EXCLUSIVE: Blagojevich Has Two Options For Freedom—And One is Donald Trump

For his part, Rod Blagojevich suggested he has fond memories of his brief time in the Donald Trump orbit.

Rod Blagojevich vividly recalls the night Barack Obama won his historic first election as president of the United States.

The former Illinois governor says he went home to wife Patti and ruefully asked, “Do you think he’s going to the White House, and I’m going to the sh*t house?”

“I felt they were so determined to get me, they were hunting me and stalking me,” Blagojevich told NBC 5. “I felt they would stop at nothing to do something.”

Blagojevich is now serving a 14 year sentence at a Federal Penitentiary in suburban Denver. During two hours of wide-ranging interviews with NBC 5, his first since entering prison five and a half years ago, he spoke of his case, his past, and his future.

That past, just before his arrest, included the whirlwind of the Obama election. And on undercover tapes, he was heard sounding less than complimentary of the new President.

The former Illinois governor now says that in true context, he was actually only frustrated about his own plight.

“It’s a historic election, and good for America, great for America, when an African American can finally be elected to the highest office in the land,” he said. “There are conversations on tape that they never played where I’m talking to my brother about his talent and skill, and how I thought he would be a good president.”

“He was on his way to being president, and I was feeling increasing heat from these people who I felt were determined to get me,” he said. “And if he was going to be sent to the top of the mountain, I was fearful I was going to come crashing to the ground.”

He was right. The FBI came calling just a month later.

Right now, Blagojevich’s calendar holds an official release date of May 2024. But the former governor is preparing to make another run at an appeal to the U.S. Supreme Court. And he still has one other option.

Donald Trump.

Yes that Donald Trump. The same Trump who famously fired Blagojevich when he was a contestant on NBC’s “Celebrity Apprentice” in 2010. Even though he dismissed the former Illinois governor midway through that season, Trump declared that his famous contestant had “great courage”.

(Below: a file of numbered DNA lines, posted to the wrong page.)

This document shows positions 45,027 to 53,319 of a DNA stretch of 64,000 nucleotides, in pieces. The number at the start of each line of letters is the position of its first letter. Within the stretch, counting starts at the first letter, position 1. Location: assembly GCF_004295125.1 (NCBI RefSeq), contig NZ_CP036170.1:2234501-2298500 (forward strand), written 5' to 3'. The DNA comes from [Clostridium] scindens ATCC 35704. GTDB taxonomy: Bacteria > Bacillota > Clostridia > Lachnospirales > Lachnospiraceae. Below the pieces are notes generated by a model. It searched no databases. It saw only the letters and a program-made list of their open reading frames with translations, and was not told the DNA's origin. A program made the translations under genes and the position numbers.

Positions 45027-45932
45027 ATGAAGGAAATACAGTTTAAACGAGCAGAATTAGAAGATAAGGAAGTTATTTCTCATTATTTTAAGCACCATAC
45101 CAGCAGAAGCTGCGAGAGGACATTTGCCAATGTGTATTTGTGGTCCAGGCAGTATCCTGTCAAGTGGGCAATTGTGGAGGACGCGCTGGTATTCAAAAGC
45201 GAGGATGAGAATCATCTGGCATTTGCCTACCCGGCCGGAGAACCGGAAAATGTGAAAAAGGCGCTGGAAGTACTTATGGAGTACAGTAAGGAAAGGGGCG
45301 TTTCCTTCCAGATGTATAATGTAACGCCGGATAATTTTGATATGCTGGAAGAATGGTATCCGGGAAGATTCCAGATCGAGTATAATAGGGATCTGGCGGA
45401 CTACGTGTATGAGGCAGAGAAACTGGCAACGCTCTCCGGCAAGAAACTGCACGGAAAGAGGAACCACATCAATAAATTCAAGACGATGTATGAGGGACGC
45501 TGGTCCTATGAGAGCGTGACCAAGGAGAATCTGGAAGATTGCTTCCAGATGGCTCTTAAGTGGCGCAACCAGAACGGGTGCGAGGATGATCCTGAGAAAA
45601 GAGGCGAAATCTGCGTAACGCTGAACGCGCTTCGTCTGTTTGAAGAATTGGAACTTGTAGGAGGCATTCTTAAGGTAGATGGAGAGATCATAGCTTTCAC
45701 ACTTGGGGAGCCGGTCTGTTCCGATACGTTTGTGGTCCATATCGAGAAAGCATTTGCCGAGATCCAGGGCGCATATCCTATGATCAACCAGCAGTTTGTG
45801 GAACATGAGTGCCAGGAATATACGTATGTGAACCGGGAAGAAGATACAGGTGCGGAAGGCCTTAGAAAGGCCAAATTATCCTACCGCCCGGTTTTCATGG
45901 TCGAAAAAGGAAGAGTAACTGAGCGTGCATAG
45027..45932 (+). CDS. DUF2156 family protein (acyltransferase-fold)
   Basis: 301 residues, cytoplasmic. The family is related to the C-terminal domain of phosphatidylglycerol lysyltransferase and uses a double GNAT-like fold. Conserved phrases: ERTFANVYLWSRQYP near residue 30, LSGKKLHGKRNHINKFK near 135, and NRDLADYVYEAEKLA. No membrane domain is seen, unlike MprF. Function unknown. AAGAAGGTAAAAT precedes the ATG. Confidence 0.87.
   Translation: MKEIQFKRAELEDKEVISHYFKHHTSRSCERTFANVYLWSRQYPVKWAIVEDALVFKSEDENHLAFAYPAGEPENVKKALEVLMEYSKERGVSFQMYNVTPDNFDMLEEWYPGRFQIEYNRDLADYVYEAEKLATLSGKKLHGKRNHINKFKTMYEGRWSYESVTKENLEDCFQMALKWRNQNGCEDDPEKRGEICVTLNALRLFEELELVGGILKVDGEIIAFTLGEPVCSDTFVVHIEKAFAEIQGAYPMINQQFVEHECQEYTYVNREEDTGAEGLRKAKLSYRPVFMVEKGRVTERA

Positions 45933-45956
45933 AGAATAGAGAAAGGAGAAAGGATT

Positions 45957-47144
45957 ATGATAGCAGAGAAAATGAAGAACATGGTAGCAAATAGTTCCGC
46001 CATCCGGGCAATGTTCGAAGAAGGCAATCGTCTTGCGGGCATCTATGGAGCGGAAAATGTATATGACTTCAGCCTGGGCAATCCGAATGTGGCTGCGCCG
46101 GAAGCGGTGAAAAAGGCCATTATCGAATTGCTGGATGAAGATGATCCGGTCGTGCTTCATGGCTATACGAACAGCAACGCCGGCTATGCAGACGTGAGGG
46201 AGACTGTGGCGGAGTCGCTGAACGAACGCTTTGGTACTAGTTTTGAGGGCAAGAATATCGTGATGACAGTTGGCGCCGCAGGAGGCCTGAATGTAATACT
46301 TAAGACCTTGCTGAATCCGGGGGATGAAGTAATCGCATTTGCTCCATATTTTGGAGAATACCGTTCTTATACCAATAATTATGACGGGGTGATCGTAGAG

Now, the boss of the boardroom is the leader of the free world. And a Blagojevich commutation petition has been in the President’s in-box since inauguration day.

“Yeah, like who’d of thought?” Patti Blagojevich asks. “That’s like…almost one of those fate things!”

The former Illinois first lady says she believes the President has a good opinion of her husband.

“I mean he said publicly on several occasions that he think’s Rod’s sentence was unfair,” she said. “I feel like if there was ever a president that would do it, and commute his sentence, it would be this president.”

For his part, Blagojevich suggested he has fond memories of his brief time in the Trump orbit.

“About President Trump I’ll say this---he’s been nothing but personally kind to me,” he said, recalling that Trump went out of his way to be kind to his daughters.

“He knew these two little girls were going through a very difficult time based on the things being said about their father, and he took a moment to say kind things to them, to encourage them about their father.”

“I’ll never forget that kindness, and I’ll always appreciate it,” he said. “He’s our president now and I hope he succeeds.”

That said, Blagojevich says he is focusing his hopes on the Supreme Court, not the White House.

“I owe it to the people of Illinois, frankly, to tough it out and to prove to them that I didn’t cross the line,” he said. “It would be easy to accept if I crossed the line, I would have acknowledged it, and I would not have gone through all of this and faced a 14 year prison sentence.”

Though both would of course welcome a commutation and the opportunity it would mean for freedom, Patti Blagojevich agrees that a court decision would mean true vindication.

“We’d prefer that a thousand times over, rather than just the President coming and saying ‘oh your sentence is commuted’, but you’re still a convicted felon and you have all of these convictions and you have to live with this for the rest of your life,” she said. “My daughters want to hold their heads high, being able to know that their father is not a criminal.”

Any approach to the nation’s highest court is, of course, always something of a legal hail Mary. And the timing of a Supreme Court petition can be lengthy.

Trump has no set timetable for ruling on requests from federal inmates. Presidential spokesman Kelly Love would only tell NBC 5 that the White House has “no announcements at this time.”

For now, Blagojevich waits. He sees his family, on average, three times a year. And insists he is optimistic about the future.

“I would do a shout-out to my fellow underdogs, that are facing powerful forces among us,” he says. “Don’t ever quit. Even if you hit rock bottom, as I have, put faith over fear, you’ve got to go through the fire. Run with patient endurance in the race that’s set before you, and if you have to, take a stand.”

“Even if the world misunderstands you, criticizes you and says you’re crazy, take a stand. Because you know what the truth is. And when you do it, my experience tells me, trust in God. You’re not alone. You never go alone. Put your faith in Him.”

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